This slow, wet day

It’s raining outside, my eyes are still burning holes in my head and now my nose is running faster than Idon’tknowwhat, but the good news is (or maybe the bad?) that I discovered we can watch instant videos on Netflix. So after a morning of rock reading, map studying, geography game playing, piano practicing, keyboarding, quiche-making, and chores, the kids and I huddled around the computer and watched a National Geographic movie on tornado chasers. It was so tension-inducing (at least for my tender children) that my oldest trembled rather violently.

It is woefully misleading of me to count the rain as one of the day’s downer. I’m actually quite happy it’s raining. After last summer’s drought, I still feel a little thrill whenever we get a good soaker (pleasepleaseplease let there be leisurely rains sprinkled throughout this upcoming summer), and I welcome the cozy warmth of my house when the clouds duck low and dark. All I mean by listing rain along with my other physical ailments is that it’s a day to hunker down and take easy. So I am.

How about I take advantage of this slow, wet day and show you some pictures of some recent sunniness?

First, an update on the fort. A deck/porch/addition is in the works.

Two ladders are now needed in order for the builder to get to the top of his wood slab mountain.

The other week we had severe winds and rain storms (I kept jars of water on the counter for days in case the power went out) and one morning after a particularly rough night, my kids called me down to the fort to take a tour. They ordered me to take off my soggy boots at the door, and stocking-footed, I walked over dry carpet.

Despite its plush indoor facilities, my kids don’t hang out in the fort that often. They’d rather work on the fort than play in it.

Second, the kids and I went on a walk.

We walked about two-tenths of a mile down the road and then turned around and walked home. It was a complete non-event.

Third, my grandmother gave my kids (via my mom) a Christmas table decoration—a sled filled with wrapped packages—made completely out of candy.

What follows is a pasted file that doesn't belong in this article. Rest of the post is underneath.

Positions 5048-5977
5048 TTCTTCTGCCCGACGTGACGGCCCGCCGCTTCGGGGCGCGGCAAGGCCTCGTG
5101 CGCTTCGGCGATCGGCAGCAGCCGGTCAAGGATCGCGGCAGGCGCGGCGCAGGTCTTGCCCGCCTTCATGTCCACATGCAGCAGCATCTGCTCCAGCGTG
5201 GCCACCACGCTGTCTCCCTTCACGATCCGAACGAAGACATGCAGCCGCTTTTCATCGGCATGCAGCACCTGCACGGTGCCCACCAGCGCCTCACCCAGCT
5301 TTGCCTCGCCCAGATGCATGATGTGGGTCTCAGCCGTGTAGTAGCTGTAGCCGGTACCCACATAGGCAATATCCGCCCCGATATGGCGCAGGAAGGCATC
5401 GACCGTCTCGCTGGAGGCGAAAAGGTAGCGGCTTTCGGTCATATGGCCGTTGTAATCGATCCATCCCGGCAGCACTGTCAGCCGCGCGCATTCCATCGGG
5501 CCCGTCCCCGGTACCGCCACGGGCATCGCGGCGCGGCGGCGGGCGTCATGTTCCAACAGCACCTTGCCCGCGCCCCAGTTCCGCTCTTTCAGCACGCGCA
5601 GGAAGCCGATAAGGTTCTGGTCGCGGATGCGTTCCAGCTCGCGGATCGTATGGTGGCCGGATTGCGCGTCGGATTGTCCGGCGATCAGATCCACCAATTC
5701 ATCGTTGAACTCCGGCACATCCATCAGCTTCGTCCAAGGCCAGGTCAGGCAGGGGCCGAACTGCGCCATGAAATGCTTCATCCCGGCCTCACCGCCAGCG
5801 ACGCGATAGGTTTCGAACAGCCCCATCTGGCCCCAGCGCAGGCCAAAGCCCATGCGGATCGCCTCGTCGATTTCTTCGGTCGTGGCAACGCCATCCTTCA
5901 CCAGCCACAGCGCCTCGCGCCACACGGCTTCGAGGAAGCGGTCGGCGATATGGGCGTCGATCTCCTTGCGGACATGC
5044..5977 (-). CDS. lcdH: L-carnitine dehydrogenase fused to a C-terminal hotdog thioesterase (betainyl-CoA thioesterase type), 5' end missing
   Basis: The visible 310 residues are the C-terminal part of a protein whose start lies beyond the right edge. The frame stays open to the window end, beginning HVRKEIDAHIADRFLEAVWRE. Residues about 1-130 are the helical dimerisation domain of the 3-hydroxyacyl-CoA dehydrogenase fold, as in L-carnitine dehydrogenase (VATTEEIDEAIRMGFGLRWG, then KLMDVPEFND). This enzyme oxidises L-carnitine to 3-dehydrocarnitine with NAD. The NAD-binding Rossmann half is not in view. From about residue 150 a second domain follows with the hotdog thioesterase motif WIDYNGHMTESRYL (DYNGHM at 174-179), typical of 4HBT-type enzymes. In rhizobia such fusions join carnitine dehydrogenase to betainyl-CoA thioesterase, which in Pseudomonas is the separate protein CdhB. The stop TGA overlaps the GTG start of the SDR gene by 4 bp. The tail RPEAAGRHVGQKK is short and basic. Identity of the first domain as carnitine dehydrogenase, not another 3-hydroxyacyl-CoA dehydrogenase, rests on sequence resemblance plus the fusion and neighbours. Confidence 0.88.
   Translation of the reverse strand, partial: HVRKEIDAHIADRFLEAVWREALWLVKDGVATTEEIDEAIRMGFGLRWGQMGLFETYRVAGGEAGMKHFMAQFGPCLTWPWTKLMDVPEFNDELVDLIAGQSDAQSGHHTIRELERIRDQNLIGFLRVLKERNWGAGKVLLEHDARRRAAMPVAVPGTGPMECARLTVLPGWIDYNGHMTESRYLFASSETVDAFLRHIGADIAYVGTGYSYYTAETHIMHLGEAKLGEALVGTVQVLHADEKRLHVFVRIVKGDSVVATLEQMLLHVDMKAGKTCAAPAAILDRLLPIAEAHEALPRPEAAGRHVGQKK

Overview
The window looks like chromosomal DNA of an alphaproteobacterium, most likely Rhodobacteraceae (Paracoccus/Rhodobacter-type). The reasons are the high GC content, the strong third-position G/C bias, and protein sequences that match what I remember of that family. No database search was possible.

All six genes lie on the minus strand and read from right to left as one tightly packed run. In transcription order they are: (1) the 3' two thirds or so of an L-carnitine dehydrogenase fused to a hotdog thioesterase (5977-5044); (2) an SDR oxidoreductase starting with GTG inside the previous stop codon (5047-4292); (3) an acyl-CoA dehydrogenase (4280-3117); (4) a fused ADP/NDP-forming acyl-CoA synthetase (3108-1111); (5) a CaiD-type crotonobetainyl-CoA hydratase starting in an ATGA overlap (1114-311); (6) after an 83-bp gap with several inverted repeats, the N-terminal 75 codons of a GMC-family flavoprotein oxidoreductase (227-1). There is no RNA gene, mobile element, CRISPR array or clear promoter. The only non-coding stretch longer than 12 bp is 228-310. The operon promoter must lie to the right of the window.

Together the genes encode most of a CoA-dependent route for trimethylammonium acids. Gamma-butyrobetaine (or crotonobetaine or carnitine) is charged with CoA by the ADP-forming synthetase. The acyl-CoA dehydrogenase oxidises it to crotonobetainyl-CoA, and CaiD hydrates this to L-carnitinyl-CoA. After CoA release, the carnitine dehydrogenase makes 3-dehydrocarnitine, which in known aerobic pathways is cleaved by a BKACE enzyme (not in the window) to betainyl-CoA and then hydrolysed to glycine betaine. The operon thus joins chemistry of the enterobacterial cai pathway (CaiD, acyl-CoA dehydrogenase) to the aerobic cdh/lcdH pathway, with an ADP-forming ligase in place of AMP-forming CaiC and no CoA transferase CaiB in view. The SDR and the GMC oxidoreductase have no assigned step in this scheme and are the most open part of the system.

My daughter rigged up a string harness for it, attached it to a dinosaur, and stuck a Santa on back.

Then we ate the candy over the course of the next few days. One of the packages was a pack of bubble gum.

I joined in the bubble-blowing fun and my daughter documented it for you.

Fourth, yesterday afternoon my kids played with the wheelbarrows.

They raced around the yard, pushing and dumping each other.

I used to do this when I was a kid. Once I filled a wheelbarrow with old blankets and pillows, arranged an umbrella above it to keep out the sun, and then plunked my baby brother in it and pushed him around the block. He fell asleep.

Fifth, my daughter is still in love with hats.

Sixth, all my children are in love with sticks.

One of my old beater rocking chairs fell apart and they immediately stripped it down for parts—the rungs. They bind the ends with masking tape (not sure why), fashion belts for the holders (or else push the sticks through the loops on their jeans), and walk around fully armed.

Sticks aren’t allowed in the house, so I confiscate them as soon as they walk in the door. Right now there are four up on top of the fridge, my you-may-not-touch-the-stuff-up-there place.

This same time, years previous: in which I post an excessive amount of pictures and homemade Parmesan cheese


  • Mavis

    Can I just say… I think you're monkeys are Fort Building Rock Stars? I'm almost tempted to send them a box of random bits just to see what they'd come up with.

  • Hello. My name is Meshan.

    Oh my! The fort is looking grand indeed! It seems as though everyday at your house is an adventure. How wonderful.

  • Anonymous

    ok, it sort of freaks me out that the baby nickel is under the deck. pls tell me that mr. handsome has checked it out a little…

  • Mama Pea

    I just love the way your kids are allowed to live, play and learn. Okay, so it's the way kids SHOULD grow up, but so many don't come close to being able to do so. So sad. But I'm always pickled tink to see your wonderful, happy kids via your blog. Keep up the good (hard) work, Mom and Dad!

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